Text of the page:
SELECT MIN(net_amount) FROM Sales WHERE last_name = “Smith”;
SELECT MIN(last_name) FROM Sales;

MAX
MAX works just like MIN, only it returns the highest non-null value. It too can be used on strings or numbers.
SELECT MAX(net_amount) FROM Sales;
SELECT MAX(company) FROM Sales WHERE net_amount > 100;

The MAX function is sometimes used on columns containing an auto-incremented key field to determine what the next entry’s key ID will be. Unless you’re running a nonpublic database, be wary of using this information to insert the next entry, in case another user beats you to the punch.

GROUP BY makes functions more useful
While all these functions provide helpful information, the GROUP BY clause lets you apply those functions to a subset of the fields in a column. Rather than running a query containing the MAX function once for every company in your Sales table, you can run one query with the GROUP BY clause to get the same results:
SELECT company, MAX(net_amount) FROM Sales GROUP BY company;

This gives you the highest net_amount for each company. You can also use this statement while selecting multiple column names and use multiple columns to group the function results.

The following examples illustrate the various ways this will produce results. First, including the GROUP BY clause lets you specify additional columns to display. However, be aware that this example will return the first last_name value encountered in the group; the SUM(net_amount) displayed will be for the entire company and not just rows matching the last name. This is because we're using only the company field to define our group.
SELECT company, last_name, SUM(net_amount) FROM Sales GROUP BY company;

In the above example, the last_name column provides pretty useless information, but you're allowed to request it in your query because of the functionality in the next example. You can create groups defined by multiple columns. This will produce function results for unique rows in the result set created by the combination of all specified GROUP BY columns:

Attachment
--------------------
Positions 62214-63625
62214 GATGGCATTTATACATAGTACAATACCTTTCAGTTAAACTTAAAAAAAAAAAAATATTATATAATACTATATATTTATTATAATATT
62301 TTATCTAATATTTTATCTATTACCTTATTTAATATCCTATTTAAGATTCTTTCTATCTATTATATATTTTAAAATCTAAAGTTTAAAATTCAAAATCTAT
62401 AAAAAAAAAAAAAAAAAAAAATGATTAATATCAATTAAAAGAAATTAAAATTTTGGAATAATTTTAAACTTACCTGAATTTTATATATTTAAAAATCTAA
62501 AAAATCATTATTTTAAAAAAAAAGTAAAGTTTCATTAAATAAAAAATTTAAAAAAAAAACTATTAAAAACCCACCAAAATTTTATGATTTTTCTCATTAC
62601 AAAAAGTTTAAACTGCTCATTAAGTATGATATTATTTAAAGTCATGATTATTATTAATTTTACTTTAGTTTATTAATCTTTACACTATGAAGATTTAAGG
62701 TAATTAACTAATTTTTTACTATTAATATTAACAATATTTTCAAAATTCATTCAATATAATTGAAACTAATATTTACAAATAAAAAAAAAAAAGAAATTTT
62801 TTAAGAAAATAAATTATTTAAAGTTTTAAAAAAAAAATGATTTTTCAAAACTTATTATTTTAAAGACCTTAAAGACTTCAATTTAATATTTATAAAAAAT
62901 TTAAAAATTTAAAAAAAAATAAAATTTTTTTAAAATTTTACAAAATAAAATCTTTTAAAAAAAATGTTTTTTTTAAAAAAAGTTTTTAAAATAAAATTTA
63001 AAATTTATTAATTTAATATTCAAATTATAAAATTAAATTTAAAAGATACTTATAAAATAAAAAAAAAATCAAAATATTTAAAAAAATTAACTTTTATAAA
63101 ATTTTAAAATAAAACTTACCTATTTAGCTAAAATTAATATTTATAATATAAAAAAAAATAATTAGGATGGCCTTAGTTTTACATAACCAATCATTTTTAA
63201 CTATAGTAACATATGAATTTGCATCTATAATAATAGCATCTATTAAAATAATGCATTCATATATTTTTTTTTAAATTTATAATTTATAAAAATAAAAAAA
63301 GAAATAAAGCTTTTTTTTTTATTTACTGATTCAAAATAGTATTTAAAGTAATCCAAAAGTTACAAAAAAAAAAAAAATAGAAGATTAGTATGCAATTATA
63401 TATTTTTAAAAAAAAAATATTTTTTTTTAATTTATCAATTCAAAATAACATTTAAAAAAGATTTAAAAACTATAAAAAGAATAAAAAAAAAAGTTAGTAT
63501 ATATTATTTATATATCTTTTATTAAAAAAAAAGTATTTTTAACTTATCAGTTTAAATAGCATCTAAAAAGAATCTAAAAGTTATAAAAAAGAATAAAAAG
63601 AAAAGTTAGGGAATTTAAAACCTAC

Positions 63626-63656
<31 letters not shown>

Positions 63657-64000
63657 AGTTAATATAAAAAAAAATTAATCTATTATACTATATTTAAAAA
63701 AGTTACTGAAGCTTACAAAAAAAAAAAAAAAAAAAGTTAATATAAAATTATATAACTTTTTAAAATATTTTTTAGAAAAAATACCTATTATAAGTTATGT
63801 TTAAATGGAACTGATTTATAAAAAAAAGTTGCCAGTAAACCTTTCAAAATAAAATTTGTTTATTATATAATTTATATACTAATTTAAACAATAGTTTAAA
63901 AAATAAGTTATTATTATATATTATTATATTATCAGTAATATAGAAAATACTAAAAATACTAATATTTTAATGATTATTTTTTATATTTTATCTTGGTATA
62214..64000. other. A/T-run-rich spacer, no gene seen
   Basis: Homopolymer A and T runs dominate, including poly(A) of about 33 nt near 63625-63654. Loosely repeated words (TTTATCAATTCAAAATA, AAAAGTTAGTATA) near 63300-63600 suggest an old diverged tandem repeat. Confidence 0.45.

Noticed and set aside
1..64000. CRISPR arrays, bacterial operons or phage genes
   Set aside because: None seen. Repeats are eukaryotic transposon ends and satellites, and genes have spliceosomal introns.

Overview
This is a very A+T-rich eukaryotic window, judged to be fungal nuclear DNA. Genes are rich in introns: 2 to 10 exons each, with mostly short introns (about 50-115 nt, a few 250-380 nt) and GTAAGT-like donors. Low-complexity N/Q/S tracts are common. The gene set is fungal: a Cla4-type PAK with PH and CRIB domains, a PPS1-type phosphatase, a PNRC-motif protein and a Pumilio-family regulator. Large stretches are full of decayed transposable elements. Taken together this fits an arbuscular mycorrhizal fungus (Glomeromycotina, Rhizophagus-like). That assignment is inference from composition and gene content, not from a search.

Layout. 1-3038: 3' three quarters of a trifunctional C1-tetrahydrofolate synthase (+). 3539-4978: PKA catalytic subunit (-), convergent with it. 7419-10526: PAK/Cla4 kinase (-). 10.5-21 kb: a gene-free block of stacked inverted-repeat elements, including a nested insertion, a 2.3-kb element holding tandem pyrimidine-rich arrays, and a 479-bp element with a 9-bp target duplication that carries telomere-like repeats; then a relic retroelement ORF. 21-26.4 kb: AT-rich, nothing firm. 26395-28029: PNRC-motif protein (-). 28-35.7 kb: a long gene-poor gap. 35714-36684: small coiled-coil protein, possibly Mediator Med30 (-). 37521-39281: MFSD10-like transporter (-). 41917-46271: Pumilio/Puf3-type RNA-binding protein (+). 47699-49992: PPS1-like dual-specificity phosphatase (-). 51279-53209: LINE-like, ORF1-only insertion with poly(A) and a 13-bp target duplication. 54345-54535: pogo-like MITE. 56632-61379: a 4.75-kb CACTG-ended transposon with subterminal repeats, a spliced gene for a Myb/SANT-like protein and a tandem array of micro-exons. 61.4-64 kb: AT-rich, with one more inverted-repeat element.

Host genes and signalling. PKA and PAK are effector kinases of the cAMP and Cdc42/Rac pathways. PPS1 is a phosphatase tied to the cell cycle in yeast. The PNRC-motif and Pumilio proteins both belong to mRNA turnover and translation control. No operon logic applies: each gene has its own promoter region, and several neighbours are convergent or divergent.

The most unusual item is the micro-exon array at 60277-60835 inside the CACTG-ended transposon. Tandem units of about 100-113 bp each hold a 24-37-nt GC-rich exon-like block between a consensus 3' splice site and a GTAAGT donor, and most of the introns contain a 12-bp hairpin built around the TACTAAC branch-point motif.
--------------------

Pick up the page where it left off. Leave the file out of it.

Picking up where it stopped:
SELECT company, AVG(net_amount), last_name FROM Sales GROUP BY company, last_name;

The above example provides the average net_amount for each distinct last name in each company. The order in which you list GROUP BY columns controls the sort order of your results, but the actual function value results will be the same.

Another example shows how you can group results without displaying the grouped columns. This is useful, for example, if you want to show the number of sales per person but keep the names anonymous:
SELECT company, COUNT(sale_id) FROM Sales GROUP BY company, last_name;

Limiting queries that use GROUP BY
As you saw above, you can limit the scope of queries that use these concepts with the WHERE clause. The WHERE clause will be evaluated first, then the function applied. This still holds true when using groups.
SELECT company, AVG(net_amount), FROM Sales WHERE net_amount > 100 GROUP BY company;

The above example will apply the AVG function only to rows that qualified under the WHERE restriction. Note that the WHERE clause must precede the GROUP BY clause. You can also limit the result set returned after the groups are evaluated with the HAVING statement.
SELECT company, AVG(net_amount), FROM Sales WHERE last_name BETWEEN ‘a’ AND ‘m’ GROUP BY company HAVING AVG(net_amount) > 500;

The above statement calculates the average net_amount for each company, evaluating only the values for people whose last names meet the criteria, and displaying only the results that are greater than 500.

A SELECT group of programmers with a DISTINCT advantage
If you’re still with us, congratulate yourself—you survived the second part of our series on SQL basics! You've learned many of the basic concepts used with SELECT statements when querying a single table, including sorting results and retrieving useful information with the DISTINCT keyword and aggregate functions. As with the previous segment, if you found this helpful or you have questions, send us an e-mail and I’ll follow up with future articles.

 
0 comments

Editor's Picks